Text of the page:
Implementing cloud for the enterprise
Understanding the architecture that makes it work
By Winston Damarillo
Editor’s Note: Cloud computing has the potential to change the configuration of automation systems in a number of areas. This article describes the fundamentals of cloud computing to provide a basic understanding. As you read this article, consider how this might be applied to improve your operations.
Amazon developed Amazon Web Services (AWS), a collection of remote computing services (or web services) in 2002 with the objectives of lowering the cost of experimentation, shortening time to market, and sponsoring innovation by eliminating low level system administration tasks. That launch of cloud-based services, which included storage, computation, and human intelligence was followed by an elastic cloud computing solution in 2006, making AWS the web service of choice for many companies wanting to jump into cloud computing.
Amazon’s Elastic Compute Cloud (EC2), in which customers pay for compute resources by the hour, and Simple Storage Service, for which customers pay based on storage capacity, were the first widely accessible cloud computing infrastructures and the first to have widespread impact and adoption with small to medium business and even Wall Street. “NASDAQ stores many terabytes of NASDAQ, NYSE, and Amex data in Amazon’s storage cloud,” according to Claude Courbois, associate vice president of product development at NASDAQ. “NASDAQ adds 30 gigabytes to 80 gigabytes of data every day to the cloud, about 300,000 flat files each representing 10 minutes worth of trading activity on a stock.”
An industry has since grown around EC2 and competitors for public cloud infrastructure started appearing in 2008 with Rackspace’s Mosso (February 2008), followed by the launch of Terremark’s cloud (June 2008), AT&T’s cloud (August 2008), and IBM’s AMI launch on EC2 and Savvis’ cloud (February 2009). More recently, many enterprises have requested the need for a software infrastructure to provide EC2-similar services on their own infrastructure. Thus, EUCALYPTUS (Elastic Utility Computing Architecture for Linking Your Programs To Useful Systems) was launched and has generated a lot of interest in the last year.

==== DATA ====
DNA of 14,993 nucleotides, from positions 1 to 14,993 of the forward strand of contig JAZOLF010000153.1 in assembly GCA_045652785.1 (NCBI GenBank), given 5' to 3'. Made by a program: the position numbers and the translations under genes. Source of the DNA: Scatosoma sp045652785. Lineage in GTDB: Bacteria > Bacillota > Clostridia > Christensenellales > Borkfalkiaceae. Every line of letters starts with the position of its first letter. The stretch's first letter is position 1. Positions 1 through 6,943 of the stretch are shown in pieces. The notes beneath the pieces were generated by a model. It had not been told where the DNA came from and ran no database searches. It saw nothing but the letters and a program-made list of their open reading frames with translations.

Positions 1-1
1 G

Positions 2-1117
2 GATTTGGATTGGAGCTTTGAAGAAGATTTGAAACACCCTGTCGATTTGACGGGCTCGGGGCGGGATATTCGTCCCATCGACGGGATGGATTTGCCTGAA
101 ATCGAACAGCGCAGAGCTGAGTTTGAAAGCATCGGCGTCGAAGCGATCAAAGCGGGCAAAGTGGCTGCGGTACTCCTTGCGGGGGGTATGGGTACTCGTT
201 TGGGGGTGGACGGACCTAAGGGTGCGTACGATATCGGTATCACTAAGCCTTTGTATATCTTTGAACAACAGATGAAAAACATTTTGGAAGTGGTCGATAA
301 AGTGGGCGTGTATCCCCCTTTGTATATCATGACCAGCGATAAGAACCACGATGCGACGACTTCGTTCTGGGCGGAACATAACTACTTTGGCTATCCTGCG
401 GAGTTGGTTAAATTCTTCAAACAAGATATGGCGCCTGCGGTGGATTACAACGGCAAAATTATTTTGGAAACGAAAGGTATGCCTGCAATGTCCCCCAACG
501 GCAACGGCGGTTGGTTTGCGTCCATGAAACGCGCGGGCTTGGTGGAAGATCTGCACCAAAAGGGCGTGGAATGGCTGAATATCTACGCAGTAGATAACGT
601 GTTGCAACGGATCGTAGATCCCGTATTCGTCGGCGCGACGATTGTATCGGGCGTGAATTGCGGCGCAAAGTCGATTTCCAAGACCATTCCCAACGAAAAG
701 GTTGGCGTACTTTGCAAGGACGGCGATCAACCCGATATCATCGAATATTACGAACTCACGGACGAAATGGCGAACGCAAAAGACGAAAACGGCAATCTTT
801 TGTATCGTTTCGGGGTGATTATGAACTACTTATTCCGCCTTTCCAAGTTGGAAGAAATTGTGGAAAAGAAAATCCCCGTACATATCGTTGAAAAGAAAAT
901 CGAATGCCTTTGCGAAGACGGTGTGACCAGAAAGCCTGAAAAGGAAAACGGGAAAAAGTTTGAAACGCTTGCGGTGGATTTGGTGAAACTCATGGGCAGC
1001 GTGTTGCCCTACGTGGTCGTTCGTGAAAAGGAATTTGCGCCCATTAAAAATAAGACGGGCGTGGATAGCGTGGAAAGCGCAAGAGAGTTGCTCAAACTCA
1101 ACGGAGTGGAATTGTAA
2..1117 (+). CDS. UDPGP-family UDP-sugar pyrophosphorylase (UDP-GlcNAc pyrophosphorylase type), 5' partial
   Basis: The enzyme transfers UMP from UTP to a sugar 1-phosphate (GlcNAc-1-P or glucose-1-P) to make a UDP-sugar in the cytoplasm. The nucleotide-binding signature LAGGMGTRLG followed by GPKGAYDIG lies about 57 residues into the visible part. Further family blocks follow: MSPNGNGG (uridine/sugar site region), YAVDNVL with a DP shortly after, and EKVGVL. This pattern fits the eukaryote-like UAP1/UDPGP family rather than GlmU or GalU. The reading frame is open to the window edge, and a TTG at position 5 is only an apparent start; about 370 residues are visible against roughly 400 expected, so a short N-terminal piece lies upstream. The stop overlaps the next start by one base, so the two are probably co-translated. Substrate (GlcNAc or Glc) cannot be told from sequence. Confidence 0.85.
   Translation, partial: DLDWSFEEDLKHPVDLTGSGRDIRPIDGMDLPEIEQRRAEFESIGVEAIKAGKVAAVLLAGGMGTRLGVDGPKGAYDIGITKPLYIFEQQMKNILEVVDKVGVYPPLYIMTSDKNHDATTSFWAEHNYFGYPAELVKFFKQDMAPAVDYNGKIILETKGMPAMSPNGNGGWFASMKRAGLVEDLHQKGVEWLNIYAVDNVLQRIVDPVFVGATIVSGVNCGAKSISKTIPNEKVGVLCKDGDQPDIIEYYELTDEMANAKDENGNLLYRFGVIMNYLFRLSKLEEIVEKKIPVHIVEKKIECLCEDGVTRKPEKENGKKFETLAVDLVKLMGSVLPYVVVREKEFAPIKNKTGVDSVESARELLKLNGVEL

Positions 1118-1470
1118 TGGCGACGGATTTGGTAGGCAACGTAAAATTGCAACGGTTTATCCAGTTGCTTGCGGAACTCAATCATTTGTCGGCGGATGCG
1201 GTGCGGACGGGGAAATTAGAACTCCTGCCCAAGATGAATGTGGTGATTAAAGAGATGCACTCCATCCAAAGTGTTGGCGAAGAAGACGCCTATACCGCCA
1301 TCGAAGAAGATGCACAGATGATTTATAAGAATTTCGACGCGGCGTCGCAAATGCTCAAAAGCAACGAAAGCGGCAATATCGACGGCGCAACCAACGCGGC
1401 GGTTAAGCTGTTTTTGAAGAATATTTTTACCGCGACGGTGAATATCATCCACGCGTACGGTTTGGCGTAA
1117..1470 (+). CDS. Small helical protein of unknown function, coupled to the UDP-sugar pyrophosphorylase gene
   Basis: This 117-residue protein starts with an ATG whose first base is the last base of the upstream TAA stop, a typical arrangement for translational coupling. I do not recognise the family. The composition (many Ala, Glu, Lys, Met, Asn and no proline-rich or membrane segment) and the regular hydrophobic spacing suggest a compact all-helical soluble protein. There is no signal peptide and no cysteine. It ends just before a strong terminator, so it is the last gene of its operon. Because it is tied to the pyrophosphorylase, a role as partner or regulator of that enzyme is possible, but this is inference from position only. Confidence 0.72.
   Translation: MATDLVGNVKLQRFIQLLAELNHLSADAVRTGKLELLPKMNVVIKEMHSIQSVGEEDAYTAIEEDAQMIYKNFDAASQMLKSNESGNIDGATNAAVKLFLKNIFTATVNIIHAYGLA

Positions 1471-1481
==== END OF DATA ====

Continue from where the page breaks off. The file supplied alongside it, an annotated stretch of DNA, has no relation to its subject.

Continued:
During the same period, Amazon has grown its suite of web services to include content delivery, database, e-commerce, messaging, monitoring, networking, billing, and support on top of its initial product service offerings.
AWS provided a practical implementation model of Cloud Computing Infrastructure and published the APIs that enable integration. This provided a pathway for private clouds on private infrastructure to support private platforms.
Benefits of cloud implementation
According to the Gartner Group’s IT spending report for 2010, cloud services are seen as a key driver for the overall shift from signiﬁcant spending on the acquisition of technology to a pay-as-you-go model.
The report further stresses the importance of adopting the right foundational infrastructure for virtualization in 2010. Despite the relative infancy of cloud computing usage in the enterprise, the conditions are ripe for a long-term, service-driven infrastructure.
Private cloud computing, as compared to its public counterpart, treats the IT organization as a vendor to its users. Doing so effectively emulates the public model where services like real-time consumption of computing resources, elastic scaling, use-based pricing, and self-service are provided. This practice is an integral part of increasing utilization levels within existing private data centers. Further, private clouds allow opportunities for companies to assure their own regulatory compliance, data physical location needs, or other control requirements.